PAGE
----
Olivia in Hungary

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Sometimes words are not enough to describe certain life events, but I will try my very best to recount my enriching two month experience in Budapest.

I found the idea of transferring myself behind yet another desk in a similar environment too oppressive and thus the concept of IAESTE seemed the ideal opportunity to allow a travel monger like myself travel during the summer months and work at the same time.

I was welcomed in Budapest in the friendly arms of our co-ordinator, who after giving me a little tour around Budapest from the car, took me to the dorm. I had never lived in a dormitory before but it did not take me long to get used to the idea of cooking in a communal kitchen, sharing a fridge with a stranger and walking along the corridor wrapped with just a towel right after taking a shower.

It was also my first time to ever work with an architectural firm and on a real project; a new conceptual proposal for an accommodation building for a monastery. Working hours were very flexible, so after long nights out I could easily go to work at a later hour the next day and still be fresh and alert. My boss also took me on little trips across Budapest, providing me with the history of buildings and piazzas and even organised a private tour for me and the other interns within Budapest’s parliament; a feast for the eyes for any architecture student.

My favourite thing about Budapest was that, apart from having an extremely efficient transport system which continued throughout the night, there was always something to do or somewhere to go. There are never ending pubs (providing very cheap beer!), all different and peculiar and I especially loved the ruin bars, with their retro interiors and old couches and lampshades. Street food is also extremely cheap and eating at a restaurant sometimes does not cost more than €6 in total!

Whilst being a temporary resident in Budapest, I didn’t get to do just the usual sightseeing stuff but I also got to hang out with the locals, something I deeply enjoyed. Our Hungarian friends took us to their favourite pubs, introduced us to their friends, their Hungarian food and beverages. We were a very small group of interns, six in total, so we became like a small family and it was easier for us to organise stuff together. Sometimes even cooking dinner together or borrowing random stuff was enough to get to know each other a bit better.

We attended music festivals like Sziget and small local festivals in other towns in the vicinity. We had house parties, BBQs in the suburbs, chilled in the numerous parks or on Freedom Bridge, took trips to Lake Balaton, visited the spas and dined on the Danube river with the beautifully lit parliament in the backdrop. Being neighboured by seven countries, I also had the opportunity to visit another capital in the vicinity; Vienna.

There was unfortunately some misunderstanding regarding the accommodation and payments but in the end we still found a middle ground. I also witnessed the hospitality of our Hungarian friends who offered us to stay with them in their homes or in their apartments when the dorm contract was terminated and we had to move out of our dormitory in just two days notice.

The next Tuesday (21st July) was Belgian National Day and we went to see the military parade and the king. I actually managed to get a couple of photos as well. It was very hot but it also well organized as there were stations where you could get free water in bags, so no one went thirsty.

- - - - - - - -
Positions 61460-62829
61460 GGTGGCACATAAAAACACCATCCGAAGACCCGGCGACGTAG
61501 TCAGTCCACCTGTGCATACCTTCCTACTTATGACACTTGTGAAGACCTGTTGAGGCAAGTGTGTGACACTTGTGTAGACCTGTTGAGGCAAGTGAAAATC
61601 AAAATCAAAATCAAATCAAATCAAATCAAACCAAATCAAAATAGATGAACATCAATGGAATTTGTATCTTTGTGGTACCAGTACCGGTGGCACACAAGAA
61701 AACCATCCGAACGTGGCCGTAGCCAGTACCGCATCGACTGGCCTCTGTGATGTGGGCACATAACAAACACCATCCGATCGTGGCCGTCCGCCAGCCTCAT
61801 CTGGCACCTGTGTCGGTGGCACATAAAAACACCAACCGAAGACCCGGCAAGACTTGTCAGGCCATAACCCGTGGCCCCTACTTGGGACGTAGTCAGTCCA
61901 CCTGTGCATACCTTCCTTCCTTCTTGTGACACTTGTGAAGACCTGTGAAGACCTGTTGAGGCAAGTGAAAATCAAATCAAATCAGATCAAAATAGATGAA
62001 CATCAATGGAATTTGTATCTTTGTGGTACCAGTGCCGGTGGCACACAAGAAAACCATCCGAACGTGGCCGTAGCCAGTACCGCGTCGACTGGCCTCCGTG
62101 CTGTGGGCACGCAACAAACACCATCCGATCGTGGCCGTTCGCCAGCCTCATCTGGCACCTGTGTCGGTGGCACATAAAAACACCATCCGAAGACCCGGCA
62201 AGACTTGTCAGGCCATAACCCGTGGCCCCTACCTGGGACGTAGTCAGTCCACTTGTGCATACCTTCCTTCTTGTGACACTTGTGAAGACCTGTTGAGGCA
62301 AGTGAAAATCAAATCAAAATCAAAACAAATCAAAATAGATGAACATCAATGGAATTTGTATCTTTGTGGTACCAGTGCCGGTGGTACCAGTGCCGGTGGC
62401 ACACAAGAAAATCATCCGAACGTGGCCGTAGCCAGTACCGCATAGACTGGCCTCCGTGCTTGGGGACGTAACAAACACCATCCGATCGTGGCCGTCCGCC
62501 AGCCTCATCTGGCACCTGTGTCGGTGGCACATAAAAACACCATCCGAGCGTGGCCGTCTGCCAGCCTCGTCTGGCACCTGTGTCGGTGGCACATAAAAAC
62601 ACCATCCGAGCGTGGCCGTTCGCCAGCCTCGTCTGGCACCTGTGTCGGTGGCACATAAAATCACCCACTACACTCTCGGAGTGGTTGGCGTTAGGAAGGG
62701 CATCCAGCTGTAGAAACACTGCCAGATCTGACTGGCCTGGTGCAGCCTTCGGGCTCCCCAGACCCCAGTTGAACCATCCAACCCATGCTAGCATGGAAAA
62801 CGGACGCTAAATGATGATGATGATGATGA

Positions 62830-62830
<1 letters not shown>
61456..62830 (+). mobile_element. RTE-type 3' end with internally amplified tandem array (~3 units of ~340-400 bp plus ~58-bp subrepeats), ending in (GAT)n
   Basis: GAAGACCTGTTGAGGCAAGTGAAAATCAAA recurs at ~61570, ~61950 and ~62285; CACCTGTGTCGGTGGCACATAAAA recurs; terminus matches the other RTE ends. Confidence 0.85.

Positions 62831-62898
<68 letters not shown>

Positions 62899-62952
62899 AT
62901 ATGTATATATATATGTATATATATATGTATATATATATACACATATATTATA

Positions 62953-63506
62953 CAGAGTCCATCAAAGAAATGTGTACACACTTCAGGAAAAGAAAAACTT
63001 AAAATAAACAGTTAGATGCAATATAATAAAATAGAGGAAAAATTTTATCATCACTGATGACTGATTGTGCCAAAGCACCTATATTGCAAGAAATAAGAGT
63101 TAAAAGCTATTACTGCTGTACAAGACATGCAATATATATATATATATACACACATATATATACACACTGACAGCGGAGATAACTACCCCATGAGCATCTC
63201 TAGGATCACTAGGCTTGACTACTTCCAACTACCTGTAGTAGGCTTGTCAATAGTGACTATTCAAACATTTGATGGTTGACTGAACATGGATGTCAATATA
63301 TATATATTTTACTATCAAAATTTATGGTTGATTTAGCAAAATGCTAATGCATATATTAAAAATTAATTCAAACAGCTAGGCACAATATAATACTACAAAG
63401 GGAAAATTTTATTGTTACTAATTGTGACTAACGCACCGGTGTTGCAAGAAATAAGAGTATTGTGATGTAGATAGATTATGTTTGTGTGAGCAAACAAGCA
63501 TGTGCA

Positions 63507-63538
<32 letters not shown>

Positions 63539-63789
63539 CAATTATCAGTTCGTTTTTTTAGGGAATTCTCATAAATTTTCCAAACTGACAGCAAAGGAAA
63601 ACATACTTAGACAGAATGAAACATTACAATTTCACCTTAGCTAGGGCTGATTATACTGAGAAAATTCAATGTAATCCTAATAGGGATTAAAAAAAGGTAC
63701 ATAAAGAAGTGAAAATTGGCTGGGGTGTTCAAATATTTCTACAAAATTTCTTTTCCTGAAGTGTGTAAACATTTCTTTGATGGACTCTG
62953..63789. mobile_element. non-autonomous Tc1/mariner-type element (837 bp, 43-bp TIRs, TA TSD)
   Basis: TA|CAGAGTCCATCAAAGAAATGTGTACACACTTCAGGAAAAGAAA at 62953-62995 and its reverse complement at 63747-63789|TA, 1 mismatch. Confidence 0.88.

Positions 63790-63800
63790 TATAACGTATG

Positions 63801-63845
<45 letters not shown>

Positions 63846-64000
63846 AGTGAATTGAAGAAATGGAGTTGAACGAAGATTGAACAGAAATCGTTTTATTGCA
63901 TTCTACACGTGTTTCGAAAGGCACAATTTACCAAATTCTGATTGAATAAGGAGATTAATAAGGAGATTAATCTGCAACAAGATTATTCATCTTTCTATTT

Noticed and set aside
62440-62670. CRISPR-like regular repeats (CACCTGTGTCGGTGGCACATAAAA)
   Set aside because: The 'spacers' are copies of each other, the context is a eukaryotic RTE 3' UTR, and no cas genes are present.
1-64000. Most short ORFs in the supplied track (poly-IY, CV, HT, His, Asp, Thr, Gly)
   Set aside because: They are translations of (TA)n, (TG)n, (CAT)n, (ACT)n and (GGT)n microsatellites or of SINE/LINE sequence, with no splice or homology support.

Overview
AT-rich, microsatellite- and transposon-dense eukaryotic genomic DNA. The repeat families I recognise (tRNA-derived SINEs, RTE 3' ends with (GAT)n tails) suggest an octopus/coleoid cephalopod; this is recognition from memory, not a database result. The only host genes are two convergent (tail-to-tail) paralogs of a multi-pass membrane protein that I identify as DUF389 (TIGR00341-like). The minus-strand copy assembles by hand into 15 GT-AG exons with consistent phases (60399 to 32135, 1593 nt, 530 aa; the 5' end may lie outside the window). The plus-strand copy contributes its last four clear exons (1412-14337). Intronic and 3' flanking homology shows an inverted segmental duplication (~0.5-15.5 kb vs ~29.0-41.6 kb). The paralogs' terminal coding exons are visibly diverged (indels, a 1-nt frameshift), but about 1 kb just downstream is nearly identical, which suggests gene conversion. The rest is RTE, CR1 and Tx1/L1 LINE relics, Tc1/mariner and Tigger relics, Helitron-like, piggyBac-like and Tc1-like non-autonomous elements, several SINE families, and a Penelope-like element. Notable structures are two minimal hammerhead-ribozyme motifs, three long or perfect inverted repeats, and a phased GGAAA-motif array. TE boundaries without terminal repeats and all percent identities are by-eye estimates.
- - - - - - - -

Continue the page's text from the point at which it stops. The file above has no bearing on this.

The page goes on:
A couple of weeks after we also went on a canal tour and visited the cathedral where the kings and queens of Belgium are buried. After that we took a lift to the top of the cathedral and had an amazing view over the city. One thing that struck is how many areas of greenery there are in Brussels.

I also went on a day trip to Luxembourg with two other students from Lueven. Since I had already spent some time there before I was able to show them around. We only visited the city but there was a lot to do since there was a music festival and other cultural activities going on when we visited.

Our last big event was when we to Aachen in Germany for the weekend. We had party on Friday as soon as we arrived then we had a game around the city Saturday morning (as best as we could, since most of us were dead tired and still a bit hungover). Then in the evening we had an amazing party in a castle. We met a lot of people in Aachen from a lot of the IAESTE LC’s in Germany. They were very nice and it was pretty well organized.

For the last month we didn’t do much unfortunately because both Peter and Sergio left and the others had a lot of work to finish off and so we were very tired each day. We went for a couple of drinks but it wasn’t as energetic as the first month.

Speaking of work, I learned a lot about how to set up an application server and link it together. I felt that all of the tasks were within my abilities even though I had never done some of them, I took it as opportunity to learn. After all in the computing industry things change very rapidly and so one must be adaptable and willing to learn. My boss was so pleased with my work that he wanted me to extend my internship by two weeks which I did.

These type of experiences give you the opportunity to continue discovering yourself as a person and helps you realise that there is so much more to discover out there. I came back home extremely satisfied, slightly nostalgic but overall happy to have met the people I did. Not only was I given the opportunity to work in a foreign country, but I now also feel even more connected to other parts of the world knowing that I have friends living there and, who knows, maybe my next adventure will be reuniting with some of them!